Elements of Headquarters Company and attached units aboard LCI 414 landed on Omaha Beach in the vicinity of Vierville-sur-Mer at 1500 hours on 6 June 1944 for the participation of the invasion of Europe. The remaining elements of the Forward Echelon could not land at this time because of heavy machine gun and artillery fire falling on the beach. The command post originally scheduled to be set up at a chateau picked from an serial photograph could not be used because the advance elements of the assault troops had not reached their first objective. The elements of the advance group set up the first command post in a stone quarry (645914 Sheet 6 E/6 Isigny) one hundred yards from the beach on the road to Vierville-sur-Mer. This command post operated at this location until 8 June 1944 when the remaining elements of the Forward Echelon landed at 1500 hours on Dog Red Beach and proceeded to the command post at the stone quarry on the road to Vierville-sur-Mer. The command post then moved four hundred yards inland to Vierville-sur-Mer (645910 Sheet 6 E/6 Isigny). The following morning, 9 June 1944, at 0600 hours, the command post moved by motor into the vicinity of Longueville, France (588882 Sheet 6 E/6 Isigny), a distance of six miles. While at this location, the division captured Isigny which was a strong point in the German defenses. Until 1500 hours, 10 June 1944, the command post operated in the vicinity of Castilly, France (561818 Sheet 6 E/6 Isigny), a distance of six miles. The command post operated at Castilly, France, until 1300 hours, 15 June 1944. While at Castilly, the division captured St. Clair-sur-Elbe, a strong point in the German defences. The command post then moved by motor to the vicinity of Fosse aux Loups (563787 Sheet 6 E/6 Isigny), distance traveled, three miles. While the forward echelon was in this area, the rear echelon left marshalling area, C-21, at 15 hours on 16 June 1944 and boarded the SS Pearl Harbor at 1530 hours at Southhampton, Hants, England. The rear echelon landed on Dog Red Beach at 1330 hours, 17 June 1944, and established at St Lo.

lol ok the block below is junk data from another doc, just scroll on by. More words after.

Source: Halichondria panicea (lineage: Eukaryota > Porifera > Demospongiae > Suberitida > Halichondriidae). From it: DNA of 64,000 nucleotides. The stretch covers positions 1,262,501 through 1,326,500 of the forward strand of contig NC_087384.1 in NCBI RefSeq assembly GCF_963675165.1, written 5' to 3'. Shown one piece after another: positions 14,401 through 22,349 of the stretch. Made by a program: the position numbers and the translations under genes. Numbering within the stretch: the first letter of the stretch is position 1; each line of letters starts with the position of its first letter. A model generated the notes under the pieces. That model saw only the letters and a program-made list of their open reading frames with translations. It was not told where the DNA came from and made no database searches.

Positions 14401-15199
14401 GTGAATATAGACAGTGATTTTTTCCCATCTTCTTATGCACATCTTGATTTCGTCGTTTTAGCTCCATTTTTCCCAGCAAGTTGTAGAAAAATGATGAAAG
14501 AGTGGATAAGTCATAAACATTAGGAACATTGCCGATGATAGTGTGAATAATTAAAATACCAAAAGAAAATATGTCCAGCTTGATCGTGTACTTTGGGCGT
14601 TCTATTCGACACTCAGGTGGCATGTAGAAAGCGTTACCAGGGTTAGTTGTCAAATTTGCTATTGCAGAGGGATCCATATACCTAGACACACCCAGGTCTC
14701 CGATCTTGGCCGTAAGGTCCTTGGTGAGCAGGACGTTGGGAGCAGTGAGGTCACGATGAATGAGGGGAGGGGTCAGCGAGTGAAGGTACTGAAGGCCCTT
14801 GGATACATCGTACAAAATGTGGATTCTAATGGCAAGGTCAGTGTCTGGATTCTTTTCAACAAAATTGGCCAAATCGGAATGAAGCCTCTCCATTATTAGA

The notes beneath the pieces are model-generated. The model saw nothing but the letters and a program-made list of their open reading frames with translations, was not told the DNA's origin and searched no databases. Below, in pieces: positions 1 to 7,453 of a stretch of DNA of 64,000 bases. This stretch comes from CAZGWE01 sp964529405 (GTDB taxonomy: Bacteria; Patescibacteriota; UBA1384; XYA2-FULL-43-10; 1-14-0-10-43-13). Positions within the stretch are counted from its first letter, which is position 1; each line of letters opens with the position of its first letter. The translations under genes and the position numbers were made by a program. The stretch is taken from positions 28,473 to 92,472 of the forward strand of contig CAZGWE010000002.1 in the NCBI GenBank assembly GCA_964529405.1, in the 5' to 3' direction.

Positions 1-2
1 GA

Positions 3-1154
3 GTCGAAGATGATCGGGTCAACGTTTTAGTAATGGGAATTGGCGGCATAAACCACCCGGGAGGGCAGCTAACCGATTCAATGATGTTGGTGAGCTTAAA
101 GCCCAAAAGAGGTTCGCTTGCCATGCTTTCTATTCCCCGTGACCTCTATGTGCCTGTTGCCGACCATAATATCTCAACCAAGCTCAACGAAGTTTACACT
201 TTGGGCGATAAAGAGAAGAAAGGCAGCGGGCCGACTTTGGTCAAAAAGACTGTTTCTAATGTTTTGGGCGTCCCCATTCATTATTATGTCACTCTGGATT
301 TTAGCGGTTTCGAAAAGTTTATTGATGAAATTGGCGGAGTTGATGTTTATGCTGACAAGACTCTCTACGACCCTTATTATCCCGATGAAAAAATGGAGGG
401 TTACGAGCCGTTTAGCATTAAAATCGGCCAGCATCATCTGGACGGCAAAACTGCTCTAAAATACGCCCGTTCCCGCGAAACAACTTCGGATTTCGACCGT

The forces engaged by this company consisted of small groups of isolated enemy resistance. The main function of this company is to operate and move the division headquarters command post. The casualties inflicted upon the enemy by this company consisted of five prisoners and no enemy dead. The first prisoners being taken by Pvt 1cl Adam Baron, 33083819, on 10 June 1944 at Castilly (554818 Sheet 6/E Isigny). The other four prisoners were taken by a 57mm gun squad commanded by Cpl Winfield Klinefelter, 33001137, at Vessie (535701 Sheet 6 F/2 St. Lo). While the command post was located at Vessis, France, a small pocket of resistance located south of Vessis, France several times threatened the division command post. Final protective lines were formed from (532703 6 F/2 St Lo.) to (535701 Sheet 6 F/2 St Lo), but at no time was any contact made with the enemy. The prisoners captured by the company did not consist of any important captives.